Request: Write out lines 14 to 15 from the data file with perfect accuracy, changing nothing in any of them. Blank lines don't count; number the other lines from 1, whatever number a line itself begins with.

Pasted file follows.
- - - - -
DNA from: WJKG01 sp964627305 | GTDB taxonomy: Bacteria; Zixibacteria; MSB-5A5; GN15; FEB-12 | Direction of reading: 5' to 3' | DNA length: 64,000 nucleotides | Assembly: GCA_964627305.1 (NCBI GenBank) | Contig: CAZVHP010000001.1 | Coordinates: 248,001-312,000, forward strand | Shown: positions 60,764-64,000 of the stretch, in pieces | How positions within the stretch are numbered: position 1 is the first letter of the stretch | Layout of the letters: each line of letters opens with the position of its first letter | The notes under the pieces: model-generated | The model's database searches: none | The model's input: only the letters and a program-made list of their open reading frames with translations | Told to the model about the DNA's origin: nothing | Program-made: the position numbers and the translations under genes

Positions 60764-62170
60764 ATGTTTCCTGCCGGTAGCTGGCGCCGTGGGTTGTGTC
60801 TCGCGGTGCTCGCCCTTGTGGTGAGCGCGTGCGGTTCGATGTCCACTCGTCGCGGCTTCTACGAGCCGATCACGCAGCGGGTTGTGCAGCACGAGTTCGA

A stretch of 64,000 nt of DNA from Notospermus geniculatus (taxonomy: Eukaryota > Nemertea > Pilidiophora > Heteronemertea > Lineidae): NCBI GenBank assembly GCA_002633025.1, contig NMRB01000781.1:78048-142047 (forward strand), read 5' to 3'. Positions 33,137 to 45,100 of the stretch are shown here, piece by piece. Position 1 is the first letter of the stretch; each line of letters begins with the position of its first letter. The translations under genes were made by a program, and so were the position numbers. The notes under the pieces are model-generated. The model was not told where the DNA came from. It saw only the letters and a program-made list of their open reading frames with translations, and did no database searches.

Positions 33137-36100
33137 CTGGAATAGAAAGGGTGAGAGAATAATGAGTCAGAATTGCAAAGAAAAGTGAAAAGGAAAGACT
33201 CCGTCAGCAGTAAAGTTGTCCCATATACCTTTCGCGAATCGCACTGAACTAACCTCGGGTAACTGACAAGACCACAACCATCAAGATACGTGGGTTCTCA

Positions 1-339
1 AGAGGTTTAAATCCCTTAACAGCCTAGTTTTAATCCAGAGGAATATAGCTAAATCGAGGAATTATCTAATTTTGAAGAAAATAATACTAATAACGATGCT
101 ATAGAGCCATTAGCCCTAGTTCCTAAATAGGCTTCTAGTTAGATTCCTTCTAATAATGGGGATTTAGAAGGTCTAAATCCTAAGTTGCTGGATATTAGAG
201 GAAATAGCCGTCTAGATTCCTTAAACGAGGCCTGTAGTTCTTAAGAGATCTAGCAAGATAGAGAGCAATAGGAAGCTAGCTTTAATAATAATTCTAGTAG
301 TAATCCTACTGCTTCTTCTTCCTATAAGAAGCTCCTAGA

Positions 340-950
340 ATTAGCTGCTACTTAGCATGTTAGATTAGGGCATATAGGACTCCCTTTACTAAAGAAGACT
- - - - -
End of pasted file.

Positions 340-950
340 ATTAGCTGCTACTTAGCATGTTAGATTAGGGCATATAGGACTCCCTTTACTAAAGAAGACT